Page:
Prospective customers who contact us to discuss their custom software projects always ask about the rates we charge for developers, quality assurance and project management. And it is a fair question. Everyone should ask it. However, it’s just one factor to consider — and a very important one — when comparing software development firms.
You might ask, “Aren’t you guys a rural outsourcing company? Isn’t it all about rates?”. Well yeah, they make a big difference as long as you are producing well designed, high quality software at the same time. But, low rates can equal high cost if a firm is not qualified to do the work. So, the real question you should ask is, “What will my total cost of ownership be?”. Aside from writing quality code, there are many factors that go into determining the total cost of ownership (TCO) for a custom software product, including:
- Software Architecture – A solid foundation is required for a successful product
- Good Communication – Critical during every phase of the project
- Quality Assurance – A bug caught before it reaches the field will lower your costs
- Project Management – The keeper of balance between efficiency and value
Any one of these factors, if poorly executed, can result in a project with higher than expected TCO.
Low rates do not mean low cost
If a project takes forever to complete, or the final product is unstable and full of bugs, low rates may not reduce your cost. Low rates without experience, and experience without process, will result in a higher overall cost for your project, guaranteed. And that is just to get you to your first production release. This is where total cost of ownership starts to become apparent. Software that is designed and developed by inexperienced developers or unqualified teams, even at lower rates, will cost you much more in support costs, and potentially impact the relationship and good will you have with your end users.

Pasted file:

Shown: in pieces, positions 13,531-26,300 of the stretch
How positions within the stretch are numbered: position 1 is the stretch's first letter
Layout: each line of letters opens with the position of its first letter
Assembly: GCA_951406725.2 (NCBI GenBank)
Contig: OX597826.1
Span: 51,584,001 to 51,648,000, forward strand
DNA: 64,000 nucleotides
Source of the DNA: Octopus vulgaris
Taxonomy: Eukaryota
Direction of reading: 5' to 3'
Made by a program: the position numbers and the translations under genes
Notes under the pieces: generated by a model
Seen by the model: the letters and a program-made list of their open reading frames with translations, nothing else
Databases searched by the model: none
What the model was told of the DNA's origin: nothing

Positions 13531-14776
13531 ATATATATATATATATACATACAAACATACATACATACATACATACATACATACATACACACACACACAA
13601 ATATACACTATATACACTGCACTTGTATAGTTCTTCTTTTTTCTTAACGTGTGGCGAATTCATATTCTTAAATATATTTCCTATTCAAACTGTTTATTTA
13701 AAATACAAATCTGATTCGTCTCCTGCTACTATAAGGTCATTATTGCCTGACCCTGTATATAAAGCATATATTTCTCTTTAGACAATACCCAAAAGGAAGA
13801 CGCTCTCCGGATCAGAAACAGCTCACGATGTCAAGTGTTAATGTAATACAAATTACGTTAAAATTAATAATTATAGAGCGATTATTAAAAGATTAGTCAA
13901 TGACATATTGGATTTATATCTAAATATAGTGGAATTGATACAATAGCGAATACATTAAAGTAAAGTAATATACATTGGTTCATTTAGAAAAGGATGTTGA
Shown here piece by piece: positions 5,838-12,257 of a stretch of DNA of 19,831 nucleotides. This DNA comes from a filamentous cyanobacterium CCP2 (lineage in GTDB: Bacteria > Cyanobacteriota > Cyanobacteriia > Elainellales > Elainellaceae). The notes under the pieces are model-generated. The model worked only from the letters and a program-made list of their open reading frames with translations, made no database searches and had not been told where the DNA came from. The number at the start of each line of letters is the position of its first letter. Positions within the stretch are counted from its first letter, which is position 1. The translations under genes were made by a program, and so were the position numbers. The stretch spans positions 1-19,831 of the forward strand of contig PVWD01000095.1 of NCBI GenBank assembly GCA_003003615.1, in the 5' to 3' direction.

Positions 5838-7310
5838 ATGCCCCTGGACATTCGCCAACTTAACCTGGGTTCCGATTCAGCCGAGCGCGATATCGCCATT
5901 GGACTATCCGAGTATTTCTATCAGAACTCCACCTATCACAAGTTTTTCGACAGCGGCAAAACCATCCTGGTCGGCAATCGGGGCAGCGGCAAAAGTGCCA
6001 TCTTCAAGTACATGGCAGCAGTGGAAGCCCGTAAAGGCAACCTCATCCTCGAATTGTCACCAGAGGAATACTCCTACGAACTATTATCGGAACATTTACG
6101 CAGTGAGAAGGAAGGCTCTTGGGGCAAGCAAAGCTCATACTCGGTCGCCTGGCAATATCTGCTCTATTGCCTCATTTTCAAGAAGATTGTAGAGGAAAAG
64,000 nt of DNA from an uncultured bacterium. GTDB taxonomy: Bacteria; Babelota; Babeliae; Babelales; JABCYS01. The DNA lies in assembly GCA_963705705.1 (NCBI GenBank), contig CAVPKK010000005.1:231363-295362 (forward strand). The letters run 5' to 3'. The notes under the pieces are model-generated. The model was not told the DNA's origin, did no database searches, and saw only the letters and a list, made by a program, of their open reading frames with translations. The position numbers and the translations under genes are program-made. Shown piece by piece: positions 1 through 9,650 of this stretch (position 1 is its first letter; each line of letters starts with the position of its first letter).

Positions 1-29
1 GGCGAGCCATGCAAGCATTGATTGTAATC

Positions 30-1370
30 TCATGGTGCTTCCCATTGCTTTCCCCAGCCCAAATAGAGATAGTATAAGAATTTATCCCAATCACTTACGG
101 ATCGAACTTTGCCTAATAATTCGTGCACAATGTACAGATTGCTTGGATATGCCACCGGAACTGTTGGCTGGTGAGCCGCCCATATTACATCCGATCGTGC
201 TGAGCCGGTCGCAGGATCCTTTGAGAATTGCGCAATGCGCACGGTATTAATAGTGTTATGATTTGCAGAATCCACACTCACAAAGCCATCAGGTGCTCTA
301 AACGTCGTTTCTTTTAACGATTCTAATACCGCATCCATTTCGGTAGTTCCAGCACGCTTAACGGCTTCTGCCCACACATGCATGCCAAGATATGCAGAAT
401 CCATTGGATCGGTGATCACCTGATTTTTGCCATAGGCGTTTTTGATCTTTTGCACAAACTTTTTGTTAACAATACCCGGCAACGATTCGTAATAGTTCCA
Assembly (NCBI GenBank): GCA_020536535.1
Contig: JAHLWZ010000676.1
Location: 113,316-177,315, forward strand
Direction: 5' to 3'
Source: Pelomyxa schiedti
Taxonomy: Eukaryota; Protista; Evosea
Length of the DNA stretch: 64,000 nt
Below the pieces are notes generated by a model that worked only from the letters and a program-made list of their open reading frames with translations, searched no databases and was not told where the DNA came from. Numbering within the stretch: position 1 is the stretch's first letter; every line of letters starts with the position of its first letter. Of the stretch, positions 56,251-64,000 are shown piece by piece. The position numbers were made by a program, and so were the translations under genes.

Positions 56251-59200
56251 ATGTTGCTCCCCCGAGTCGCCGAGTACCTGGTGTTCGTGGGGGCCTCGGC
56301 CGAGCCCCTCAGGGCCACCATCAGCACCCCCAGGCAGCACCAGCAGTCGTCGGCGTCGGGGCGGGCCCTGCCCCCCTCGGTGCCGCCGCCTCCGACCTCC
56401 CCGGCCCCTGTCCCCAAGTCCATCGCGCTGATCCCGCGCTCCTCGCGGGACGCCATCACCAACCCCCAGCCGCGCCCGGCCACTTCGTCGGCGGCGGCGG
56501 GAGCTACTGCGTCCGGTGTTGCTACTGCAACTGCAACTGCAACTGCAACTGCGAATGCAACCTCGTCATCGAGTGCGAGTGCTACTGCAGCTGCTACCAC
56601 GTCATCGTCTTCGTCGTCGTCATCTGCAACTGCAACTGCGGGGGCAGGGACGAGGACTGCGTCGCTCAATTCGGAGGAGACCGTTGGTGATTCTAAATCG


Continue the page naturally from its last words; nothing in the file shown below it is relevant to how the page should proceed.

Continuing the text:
We have inherited numerous software solutions over the years that were built on top of poor designs, then modified and patched over time to produce a maintenance (and cost) nightmare for our customer and their users. Sometimes the only answer is a complete re-write. In other cases the application can be incrementally refactored over time to reach a stable state. In all of these cases the total cost of ownership ended up being much higher than anticipated. Many of these outcomes could have been avoided by choosing the right software partner, and focusing on total cost of ownership instead of rates alone.
Avoid “knowing the price of everything, and the value of nothing”
By all means, ask about rates when you speak to a software development firm regarding your project. They are extremely important, if all other factors mentioned above are equal. But, to borrow some wisdom from Oscar Wilde, avoid the trap of “knowing the price of everything, and the value of nothing”. There are other key questions you should ask to ensure you are making an informed decision on a software vendor. In the end, you are not necessarily seeking the lowest rates, but rather the best value and the lowest cost.